west side pediatrics

Phone: 513-922-8200

Menu

Roseola

Roseola

Is this your child's symptom?

  • Widespread fine pink rash caused by Roseola virus
  • Classic feature is that the rash is preceded by 3 to 5 days of high fever
  • The fever goes away before the rash starts
  • A doctor has told you that your child probably has Roseola or
  • Rash occurs after several days of fever. Fever gone now and your child feels fine.

If NOT, try one of these:

Symptoms of Roseola

  • Most children get Roseola between 6 months and 3 years of age.
  • Rash: Pink, small, flat spots on the chest and stomach. Rash is the same on both sides of the body. Then may spread to the face and arms.
  • Classic feature: 3 to 5 days of high fever without a rash or other symptoms.
  • The rash starts 12 to 24 hours after the fever goes away.
  • The rash lasts 1 to 3 days.
  • By the time the rash appears, the child feels fine.

Cause of Roseola

  • Human herpes virus 6 (HHV6)

Viral Rashes and Drug Rashes

  • Prescription drugs sometimes cause widespread rashes.
  • Non-prescription (OTC) drugs rarely cause any rashes.
  • Most rashes that occur while taking an OTC drug are viral rashes.
  • Fever medicines (acetaminophen and ibuprofen) cause the most confusion. Reason: Most viral rashes start with a fever. Hence, the child is taking a fever med when the rash starts. But, the fever med had nothing to do with the rash.
  • Drug rashes can't be diagnosed over the phone.

Prevention

  • Good hand washing can prevent spread of infection.

When to Call for Roseola

When to Call for Roseola

Call 911 Now

  • Rash becomes purple or blood-colored with fever
  • You think your child has a life-threatening emergency

Call Doctor or Seek Care Now

  • Large blisters on skin
  • Your child looks or acts very sick
  • You think your child needs to be seen, and the problem is urgent

Contact Doctor Within 24 Hours

  • Fever comes back
  • Rash becomes worse
  • You think your child needs to be seen, but the problem is not urgent

Contact Doctor During Office Hours

  • Rash lasts more than 4 days
  • You have other questions or concerns

Self Care at Home

  • Roseola rash

Call 911 Now

  • Rash becomes purple or blood-colored with fever
  • You think your child has a life-threatening emergency

Call Doctor or Seek Care Now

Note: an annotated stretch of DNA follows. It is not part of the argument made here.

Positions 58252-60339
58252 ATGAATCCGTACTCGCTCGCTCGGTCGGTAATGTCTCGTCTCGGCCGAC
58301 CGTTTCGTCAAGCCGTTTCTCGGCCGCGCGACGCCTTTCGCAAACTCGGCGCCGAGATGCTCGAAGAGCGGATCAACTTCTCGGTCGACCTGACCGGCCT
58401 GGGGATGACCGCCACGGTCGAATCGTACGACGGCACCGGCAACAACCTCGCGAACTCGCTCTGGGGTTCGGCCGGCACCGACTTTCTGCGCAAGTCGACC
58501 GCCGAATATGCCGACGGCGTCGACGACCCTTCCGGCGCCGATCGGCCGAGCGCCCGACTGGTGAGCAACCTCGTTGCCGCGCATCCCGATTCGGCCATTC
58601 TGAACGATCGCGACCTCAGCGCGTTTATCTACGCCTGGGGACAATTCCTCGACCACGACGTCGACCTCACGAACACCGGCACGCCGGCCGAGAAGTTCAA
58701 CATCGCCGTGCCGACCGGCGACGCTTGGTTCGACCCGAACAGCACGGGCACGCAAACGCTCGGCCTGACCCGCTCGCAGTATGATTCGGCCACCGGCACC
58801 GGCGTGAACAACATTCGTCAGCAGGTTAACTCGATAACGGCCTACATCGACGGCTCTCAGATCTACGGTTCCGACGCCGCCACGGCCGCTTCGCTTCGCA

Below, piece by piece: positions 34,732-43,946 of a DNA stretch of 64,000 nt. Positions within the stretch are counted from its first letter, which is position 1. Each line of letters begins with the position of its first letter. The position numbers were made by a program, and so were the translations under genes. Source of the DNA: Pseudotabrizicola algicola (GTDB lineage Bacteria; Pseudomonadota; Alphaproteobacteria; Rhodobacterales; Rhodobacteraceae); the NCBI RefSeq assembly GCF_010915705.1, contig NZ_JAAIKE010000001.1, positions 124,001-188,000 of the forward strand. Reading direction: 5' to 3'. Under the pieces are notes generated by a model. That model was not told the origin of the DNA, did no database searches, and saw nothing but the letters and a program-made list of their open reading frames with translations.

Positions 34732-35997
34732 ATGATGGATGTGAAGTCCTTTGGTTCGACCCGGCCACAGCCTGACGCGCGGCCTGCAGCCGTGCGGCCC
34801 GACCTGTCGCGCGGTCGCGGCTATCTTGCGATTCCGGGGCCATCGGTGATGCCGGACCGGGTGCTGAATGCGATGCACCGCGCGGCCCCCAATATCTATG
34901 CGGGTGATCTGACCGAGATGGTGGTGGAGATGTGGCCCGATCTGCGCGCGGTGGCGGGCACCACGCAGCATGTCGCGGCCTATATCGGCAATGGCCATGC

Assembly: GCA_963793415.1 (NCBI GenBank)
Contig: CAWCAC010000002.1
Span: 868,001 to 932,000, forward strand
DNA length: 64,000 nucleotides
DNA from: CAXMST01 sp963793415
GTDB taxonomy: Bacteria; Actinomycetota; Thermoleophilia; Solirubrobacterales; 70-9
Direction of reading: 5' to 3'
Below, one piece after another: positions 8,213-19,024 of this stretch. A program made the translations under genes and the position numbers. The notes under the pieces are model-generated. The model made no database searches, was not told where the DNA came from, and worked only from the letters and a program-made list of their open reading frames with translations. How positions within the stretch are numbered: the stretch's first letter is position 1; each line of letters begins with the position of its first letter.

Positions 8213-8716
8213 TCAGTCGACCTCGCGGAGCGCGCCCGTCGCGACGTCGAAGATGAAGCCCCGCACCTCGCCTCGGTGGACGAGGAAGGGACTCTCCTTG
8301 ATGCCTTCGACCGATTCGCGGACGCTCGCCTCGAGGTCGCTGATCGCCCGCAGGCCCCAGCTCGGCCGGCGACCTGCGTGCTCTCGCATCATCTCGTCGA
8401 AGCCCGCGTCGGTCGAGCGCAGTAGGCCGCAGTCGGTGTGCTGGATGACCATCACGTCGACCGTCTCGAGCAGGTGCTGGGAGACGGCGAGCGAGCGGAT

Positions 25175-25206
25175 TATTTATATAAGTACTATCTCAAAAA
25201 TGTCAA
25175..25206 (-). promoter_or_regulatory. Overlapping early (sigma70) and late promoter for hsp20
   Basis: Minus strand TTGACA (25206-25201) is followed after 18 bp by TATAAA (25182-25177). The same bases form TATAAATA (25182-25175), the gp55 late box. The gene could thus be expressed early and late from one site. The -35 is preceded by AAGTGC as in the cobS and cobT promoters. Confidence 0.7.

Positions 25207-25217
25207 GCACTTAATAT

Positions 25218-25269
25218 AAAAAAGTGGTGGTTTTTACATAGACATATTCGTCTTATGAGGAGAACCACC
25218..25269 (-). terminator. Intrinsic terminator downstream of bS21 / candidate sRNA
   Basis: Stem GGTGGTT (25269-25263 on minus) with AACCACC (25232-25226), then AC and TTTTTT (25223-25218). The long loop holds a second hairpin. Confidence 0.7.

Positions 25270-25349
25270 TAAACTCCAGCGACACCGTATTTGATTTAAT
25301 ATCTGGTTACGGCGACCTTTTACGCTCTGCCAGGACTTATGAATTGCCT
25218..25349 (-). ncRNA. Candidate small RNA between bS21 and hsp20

• Large blisters on skin
  • Your child looks or acts very sick
  • You think your child needs to be seen, and the problem is urgent

Contact Doctor Within 24 Hours

  • Fever comes back
  • Rash becomes worse
  • You think your child needs to be seen, but the problem is not urgent

Contact Doctor During Office Hours

  • Rash lasts more than 4 days
  • You have other questions or concerns

Self Care at Home

  • Roseola rash

Care Advice for Roseola

  1. What You Should Know About Roseola:
    • Most children get Roseola between 6 months and 3 years of age.
    • It's the most common rash in this age group.
    • By the time they get the rash, the fever is gone. The child feels fine.
    • The rash is harmless and goes away on its own.
    • Here is some care advice that should help.
  2. Treatment:
    • No treatment is needed.
    • Creams or medicines are not helpful.
  3. Moisturizing Cream for Itch:
    • Roseola usually is not itchy. If your child's rash is itchy, here are some tips.
    • Use a moisturizing cream (such as Eucerin) once or twice daily.
    • Apply the cream after a 5 or 10-minute bath. (Reason: Water-soaked skin feels less itchy).
    • Avoid all soaps. (Reason: Soaps, especially bubble bath, make the skin dry and itchy).
  4. Fever Medicine:
    • For fevers above 102° F (39° C), give an acetaminophen product (such as Tylenol).
    • Another choice is an ibuprofen product (such as Advil).
    • Note: Fevers less than 102° F (39° C) are important for fighting infections.
    • For all fevers: Keep your child well hydrated. Give lots of cold fluids.
    • Note: By the time the rash occurs, the fever should be gone. If your child has both, see Rash or Redness - Widespread care guide.
  5. What to Expect:
    • Roseola rash goes away in 2-3 days.
    • Some children with Roseola just have 3 days of fever without a rash.
  6. Return to Child Care:
    • Once the fever is gone for 24 hours, the disease is no longer contagious (AAP).
    • Your child can return to child care or school, even if the rash is still present.
    • Children exposed to your child earlier may come down with Roseola in 9-10 days.
  7. Call Your Doctor If:
    • Fever comes back
    • Rash lasts more than 4 days
    • You think your child needs to be seen
    • Your child becomes worse

And remember, contact your doctor if your child develops any of the 'Call Your Doctor' symptoms.

Disclaimer: this health information is for educational purposes only. You, the reader, assume full responsibility for how you choose to use it.

Copyright 2000-2020 Schmitt Pediatric Guidelines LLC.

Our Location

Find us on the map

Delhi

Delhi, Cincinnati, Ohio Office
Delhi, Cincinnati, Ohio Office

Taylor Creek

Harrison Ave, Cincinnati, Ohio Office
Harrison Ave, Cincinnati, Ohio Office

Hours of Operation

Our Regular Schedule

Delhi Office Hours

Monday:

8:15 AM – 8:00 PM

Tuesday:

8:15 AM – 8:00 PM

Wednesday:

8:15 AM – 8:00 PM

Thursday:

8:15 AM – 8:00 PM

Friday:

8:15 AM – 4:30 PM

Saturday:

8:15 AM – 1:00 PM

Sunday:

CLOSED

Taylor Creek Office Hours

Monday:

8:15 AM – 8:00 PM

Tuesday:

8:15 AM – 8:00 PM

Wednesday:

8:15 AM – 8:00 PM

Thursday:

8:15 AM – 8:00 PM

Friday:

8:15 AM – 4:30 PM

Saturday:

Closed

Sunday:

Closed